Vegetables in South Asian Food

  July 12, 2021   Read time 4 min
Vegetables in South Asian Food
Fried onion flakes and sometimes fried garlic flakes are an important garnish in South East Asian cuisines. Fried onion flakes come from the small red onion (shallots are the nearest thing for us).

You can usually buy fried onion flakes in plastic jars or packets in Asian food shops, and I recommend doing this as their preparation is a bit fiddly and it is good to have some always on hand – at least until you are using them in sufficient quantity for buying them constantly to become too expensive. Fried garlic flakes are also sometimes available from these sources but you probably won’t use them so often and it should not be such a bother to make them yourself.

Both the shallots and the garlic cloves should be peeled and sliced lengthwise thinly and evenly, and then spread out and set aside for a few hours to dry if possible. Heat a little vegetable oil in a pan or wok until it is hot. Drop in the onion or garlic flakes, turn the heat to low and allow to brown lightly (remember that they will go on cooking for a bit after you remove them so do not overcook). Watch the pan closely throughout to make sure that the onions fry properly but do not burn. Turn to brown on both sides if necessary. Lift out and drain well on kitchen paper.

When onion or garlic flakes are cool and dry, they may be stored in a screw-top jar for use later. Be careful not to salt them before doing this, however, or they will go soft. Salt the portion required just before using.

Traditionally in this part of the world, onions, garlic, chillies, some meats and other fresh flavouring ingredients would have been first grilled over charcoal to bring out their flavour before being used in a dish. Nowadays, in most places they are fried instead, but the practice of grilling still persists in some areas in the north.

When roasting chillies, garlic, shallots and most herbs over charcoal to bring out their flavour, thread them first on to a skewer for handling. One of the greatest virtues of South East Asian food is that, as in Chinese cooking, the vegetables used emerge crunchy and with their vitamins intact. You will often find in these recipes an instruction such as ‘simmer (or stirfry) until the vegetables are cooked but not soft’. This means that they should have absorbed some of the juice of the dish but should still retain their crisp texture.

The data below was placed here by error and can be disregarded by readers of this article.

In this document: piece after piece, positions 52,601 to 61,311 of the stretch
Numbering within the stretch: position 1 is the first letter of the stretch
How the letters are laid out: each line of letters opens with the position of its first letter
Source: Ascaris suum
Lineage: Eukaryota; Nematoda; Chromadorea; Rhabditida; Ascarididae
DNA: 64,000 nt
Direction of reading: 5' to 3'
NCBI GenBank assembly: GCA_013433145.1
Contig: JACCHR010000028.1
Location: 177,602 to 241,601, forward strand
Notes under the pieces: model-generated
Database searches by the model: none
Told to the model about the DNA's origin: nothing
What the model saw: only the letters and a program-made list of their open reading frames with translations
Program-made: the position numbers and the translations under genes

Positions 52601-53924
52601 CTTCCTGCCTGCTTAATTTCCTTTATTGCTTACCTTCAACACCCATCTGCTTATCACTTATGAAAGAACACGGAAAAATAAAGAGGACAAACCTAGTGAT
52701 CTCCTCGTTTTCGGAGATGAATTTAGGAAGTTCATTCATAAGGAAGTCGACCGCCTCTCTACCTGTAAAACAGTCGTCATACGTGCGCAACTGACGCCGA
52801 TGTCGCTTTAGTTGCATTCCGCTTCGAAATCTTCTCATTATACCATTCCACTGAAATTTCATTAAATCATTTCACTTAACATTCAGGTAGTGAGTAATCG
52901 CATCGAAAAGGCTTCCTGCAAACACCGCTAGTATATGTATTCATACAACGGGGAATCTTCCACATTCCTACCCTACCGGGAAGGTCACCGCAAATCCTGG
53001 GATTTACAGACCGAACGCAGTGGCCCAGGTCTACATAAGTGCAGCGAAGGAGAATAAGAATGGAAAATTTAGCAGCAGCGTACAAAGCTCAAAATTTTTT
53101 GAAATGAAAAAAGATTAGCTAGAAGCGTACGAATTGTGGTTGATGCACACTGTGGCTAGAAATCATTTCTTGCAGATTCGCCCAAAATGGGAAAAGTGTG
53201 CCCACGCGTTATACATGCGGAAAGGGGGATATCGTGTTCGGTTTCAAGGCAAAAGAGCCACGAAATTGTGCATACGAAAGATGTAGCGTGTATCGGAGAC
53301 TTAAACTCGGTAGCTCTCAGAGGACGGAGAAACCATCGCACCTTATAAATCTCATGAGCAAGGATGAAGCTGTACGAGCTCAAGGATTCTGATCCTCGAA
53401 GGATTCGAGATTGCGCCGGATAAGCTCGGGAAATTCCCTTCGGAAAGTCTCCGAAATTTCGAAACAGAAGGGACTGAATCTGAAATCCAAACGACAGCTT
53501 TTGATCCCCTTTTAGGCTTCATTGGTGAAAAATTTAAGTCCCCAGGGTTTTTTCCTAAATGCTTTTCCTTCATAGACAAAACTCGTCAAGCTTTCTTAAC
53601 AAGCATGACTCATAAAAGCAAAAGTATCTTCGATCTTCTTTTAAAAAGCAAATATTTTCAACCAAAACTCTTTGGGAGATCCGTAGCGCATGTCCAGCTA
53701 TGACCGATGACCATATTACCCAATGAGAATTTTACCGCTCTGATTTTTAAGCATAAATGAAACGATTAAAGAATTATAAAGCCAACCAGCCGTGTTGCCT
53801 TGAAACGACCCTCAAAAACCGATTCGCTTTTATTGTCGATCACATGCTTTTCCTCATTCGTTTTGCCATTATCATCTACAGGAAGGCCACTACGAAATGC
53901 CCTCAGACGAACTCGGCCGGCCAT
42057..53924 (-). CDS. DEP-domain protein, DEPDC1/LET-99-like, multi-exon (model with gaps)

Some of the recipes talk about forming chillies, radishes, tomatoes and spring onions (scallions) into flower shapes for garnishing. Thais are particularly fond of doing this. Here is how you do it.


Chillies First push a sharp needle or knife blade through the chilli about 1 cm (½ in) from the stem, and pull it along sideways to the other end of the fruit so that the chilli is bisected except at its stem end. Remove the seeds and core, then repeat the process with the needle until there are 6 or 8 ‘petals’. Now soak the chilli in iced water and the ‘petals’ will curl up. (You may wish to do this one side only at a time, detaching the sides from the seed core and leaving the seed core in as a ‘pistil’.) Radishes Treat long radishes in the same way using a sharp knife. There is, of course, no core to be removed in a radish. With small round radishes cut about 5 thin slices part of the way into the flesh around their circumference. They should then be soaked in the same way. Tomatoes Using a very sharp knife peel the skin of a mediumsized tomato horizontally in one continuous strip about 2.5 cm (1 in) wide (with a wavy edge if you can manage it) from top to bottom. Curl the strip around itself, pulling the top outwards, to resemble the shape and general appearance of a rose.

Spring onions (scallions) Cut a piece about 8 cm (3 in) long from a thick green spring onion leaf. With a needle or a sharp knife cut fine shreds down for about 2.5 cm (1 in) on both ends. Drop into iced water and the cut ends will curl around at each end into a tassle. Cucumbers The skin of the cucumber can be cut into the shape of a leaf. Peel a wide but not too thick slice of skin from the e vegetable and carve it into the shape of a leaf, etching out some white ribs.

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